No. 121: Jan-Feb 1999
Killer whales get good press and complimentary movies, too. They are usually portrayed as gentle, intelligent, human-friendly marine mammals that dine only on fish. Lately, though, we have been reading that Alaskan killer whales have been snacking on those cute little sea otters.
Much more devastating to the killerwhale image is an article in Natural History describing the vicious attack of a pack of killer whales on a pod of much larger sperm whales 70 miles off the California coast. To ward off the attack, nine sperm whales had formed a rosette, heads together, with their powerful tails splayed outwards towards the enemy. The killer whales circled the sperm whales ominously. Every so often, one would dash in and tear off a huge chunk of blubber. Eventually, all nine sperm whales floated dead or dying in an ocean of blood.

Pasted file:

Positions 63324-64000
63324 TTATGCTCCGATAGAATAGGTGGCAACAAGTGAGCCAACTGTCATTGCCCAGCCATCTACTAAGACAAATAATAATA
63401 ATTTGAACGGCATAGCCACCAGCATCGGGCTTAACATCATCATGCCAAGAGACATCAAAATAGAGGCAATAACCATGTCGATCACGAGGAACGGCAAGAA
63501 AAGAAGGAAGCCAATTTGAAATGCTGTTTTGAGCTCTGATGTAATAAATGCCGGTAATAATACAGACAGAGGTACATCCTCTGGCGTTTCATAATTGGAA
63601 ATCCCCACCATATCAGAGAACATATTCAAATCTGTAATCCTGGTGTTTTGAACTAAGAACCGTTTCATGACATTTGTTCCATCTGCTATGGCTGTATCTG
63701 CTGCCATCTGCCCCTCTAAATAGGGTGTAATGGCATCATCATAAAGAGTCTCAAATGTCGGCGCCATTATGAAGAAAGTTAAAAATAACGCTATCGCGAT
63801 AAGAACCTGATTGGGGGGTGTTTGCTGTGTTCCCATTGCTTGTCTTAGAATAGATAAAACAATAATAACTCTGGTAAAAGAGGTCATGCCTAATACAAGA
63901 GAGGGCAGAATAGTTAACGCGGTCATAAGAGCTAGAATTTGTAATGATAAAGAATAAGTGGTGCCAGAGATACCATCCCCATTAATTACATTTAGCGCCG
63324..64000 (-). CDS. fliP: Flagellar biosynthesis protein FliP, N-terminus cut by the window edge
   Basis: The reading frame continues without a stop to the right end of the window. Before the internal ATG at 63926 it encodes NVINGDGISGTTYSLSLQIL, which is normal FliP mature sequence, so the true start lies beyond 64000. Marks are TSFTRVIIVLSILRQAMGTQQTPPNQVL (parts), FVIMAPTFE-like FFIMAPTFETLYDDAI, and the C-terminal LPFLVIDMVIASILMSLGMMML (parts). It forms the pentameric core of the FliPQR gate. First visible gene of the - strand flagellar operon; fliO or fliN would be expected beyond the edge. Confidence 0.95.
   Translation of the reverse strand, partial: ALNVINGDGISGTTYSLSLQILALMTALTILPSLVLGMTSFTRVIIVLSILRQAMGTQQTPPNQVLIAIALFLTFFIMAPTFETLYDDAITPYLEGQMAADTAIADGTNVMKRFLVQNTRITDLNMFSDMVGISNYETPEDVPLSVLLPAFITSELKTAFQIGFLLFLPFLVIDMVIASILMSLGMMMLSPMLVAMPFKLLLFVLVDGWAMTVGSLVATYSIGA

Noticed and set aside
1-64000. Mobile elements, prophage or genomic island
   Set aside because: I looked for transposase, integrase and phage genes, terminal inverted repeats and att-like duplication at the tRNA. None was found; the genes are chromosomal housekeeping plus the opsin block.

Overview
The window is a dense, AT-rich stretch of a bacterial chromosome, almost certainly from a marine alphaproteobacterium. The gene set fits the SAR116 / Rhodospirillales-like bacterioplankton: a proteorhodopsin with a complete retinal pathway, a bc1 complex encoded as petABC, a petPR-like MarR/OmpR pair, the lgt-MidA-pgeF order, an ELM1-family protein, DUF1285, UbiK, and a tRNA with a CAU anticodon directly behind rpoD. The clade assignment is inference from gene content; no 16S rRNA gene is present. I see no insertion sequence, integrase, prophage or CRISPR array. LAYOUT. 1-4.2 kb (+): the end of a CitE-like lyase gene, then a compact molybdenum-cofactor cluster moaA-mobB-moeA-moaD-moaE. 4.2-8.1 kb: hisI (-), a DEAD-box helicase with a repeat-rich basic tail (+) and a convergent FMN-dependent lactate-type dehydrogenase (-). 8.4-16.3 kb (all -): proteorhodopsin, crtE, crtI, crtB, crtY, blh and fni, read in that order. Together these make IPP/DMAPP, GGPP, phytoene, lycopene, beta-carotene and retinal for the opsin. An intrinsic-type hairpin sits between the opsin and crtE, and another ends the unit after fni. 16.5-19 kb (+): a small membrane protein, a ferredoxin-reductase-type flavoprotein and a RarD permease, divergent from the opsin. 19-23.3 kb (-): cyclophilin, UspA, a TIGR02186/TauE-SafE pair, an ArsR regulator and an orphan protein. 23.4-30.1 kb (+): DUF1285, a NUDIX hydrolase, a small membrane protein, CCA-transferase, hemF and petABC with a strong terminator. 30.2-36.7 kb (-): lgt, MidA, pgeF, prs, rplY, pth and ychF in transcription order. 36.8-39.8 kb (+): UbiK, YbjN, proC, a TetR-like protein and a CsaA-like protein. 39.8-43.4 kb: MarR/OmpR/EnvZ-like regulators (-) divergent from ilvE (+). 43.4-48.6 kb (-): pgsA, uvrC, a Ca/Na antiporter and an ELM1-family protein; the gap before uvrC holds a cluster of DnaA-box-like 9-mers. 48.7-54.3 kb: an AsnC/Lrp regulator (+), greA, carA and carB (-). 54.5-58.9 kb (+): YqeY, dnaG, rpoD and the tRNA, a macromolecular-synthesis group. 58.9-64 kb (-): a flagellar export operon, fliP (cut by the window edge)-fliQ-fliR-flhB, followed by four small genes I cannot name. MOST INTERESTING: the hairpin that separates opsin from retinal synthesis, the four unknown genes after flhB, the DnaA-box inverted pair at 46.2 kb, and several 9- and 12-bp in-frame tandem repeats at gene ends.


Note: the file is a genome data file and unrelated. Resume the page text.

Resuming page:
The "gentle-giant" portrait of the killer whale is tarnished further in the Antarctic where they habitually dine on the lips and tongues of minke whales, then leave them to die.
(Pitman, Robert L., and Chivers, Susan J.; "Terror in Black and White," Natural History, 107:26, December 1998/January 1999.)
Comment. How will the media spin-doctor stories like these? Killer whales didn't get their name because they ate fish alone.